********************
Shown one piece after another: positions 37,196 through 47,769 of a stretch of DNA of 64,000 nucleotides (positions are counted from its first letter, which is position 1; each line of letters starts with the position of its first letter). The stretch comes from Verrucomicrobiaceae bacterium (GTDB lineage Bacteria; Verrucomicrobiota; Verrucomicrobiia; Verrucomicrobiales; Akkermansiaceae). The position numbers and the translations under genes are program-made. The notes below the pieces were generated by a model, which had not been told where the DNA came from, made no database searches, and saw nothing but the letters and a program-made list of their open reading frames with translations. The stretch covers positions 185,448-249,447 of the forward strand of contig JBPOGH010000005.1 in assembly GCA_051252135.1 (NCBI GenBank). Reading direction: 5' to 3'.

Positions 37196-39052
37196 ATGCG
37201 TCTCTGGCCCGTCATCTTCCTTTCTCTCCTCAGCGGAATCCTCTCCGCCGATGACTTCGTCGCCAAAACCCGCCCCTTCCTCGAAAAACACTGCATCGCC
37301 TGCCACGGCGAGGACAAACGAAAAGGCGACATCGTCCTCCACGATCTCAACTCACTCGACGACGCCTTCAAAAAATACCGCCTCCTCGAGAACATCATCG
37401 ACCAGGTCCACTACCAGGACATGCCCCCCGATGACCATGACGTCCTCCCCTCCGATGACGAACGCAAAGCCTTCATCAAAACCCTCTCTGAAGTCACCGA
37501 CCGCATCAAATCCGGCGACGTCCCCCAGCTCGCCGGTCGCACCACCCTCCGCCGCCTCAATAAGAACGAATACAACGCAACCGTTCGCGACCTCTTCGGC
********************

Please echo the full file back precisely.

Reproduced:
Shown one piece after another: positions 37,196 through 47,769 of a stretch of DNA of 64,000 nucleotides (positions are counted from its first letter, which is position 1; each line of letters starts with the position of its first letter). The stretch comes from Verrucomicrobiaceae bacterium (GTDB lineage Bacteria; Verrucomicrobiota; Verrucomicrobiia; Verrucomicrobiales; Akkermansiaceae). The position numbers and the translations under genes are program-made. The notes below the pieces were generated by a model, which had not been told where the DNA came from, made no database searches, and saw nothing but the letters and a program-made list of their open reading frames with translations. The stretch covers positions 185,448-249,447 of the forward strand of contig JBPOGH010000005.1 in assembly GCA_051252135.1 (NCBI GenBank). Reading direction: 5' to 3'.

Positions 37196-39052
37196 ATGCG
37201 TCTCTGGCCCGTCATCTTCCTTTCTCTCCTCAGCGGAATCCTCTCCGCCGATGACTTCGTCGCCAAAACCCGCCCCTTCCTCGAAAAACACTGCATCGCC
37301 TGCCACGGCGAGGACAAACGAAAAGGCGACATCGTCCTCCACGATCTCAACTCACTCGACGACGCCTTCAAAAAATACCGCCTCCTCGAGAACATCATCG
37401 ACCAGGTCCACTACCAGGACATGCCCCCCGATGACCATGACGTCCTCCCCTCCGATGACGAACGCAAAGCCTTCATCAAAACCCTCTCTGAAGTCACCGA
37501 CCGCATCAAATCCGGCGACGTCCCCCAGCTCGCCGGTCGCACCACCCTCCGCCGCCTCAATAAGAACGAATACAACGCAACCGTTCGCGACCTCTTCGGC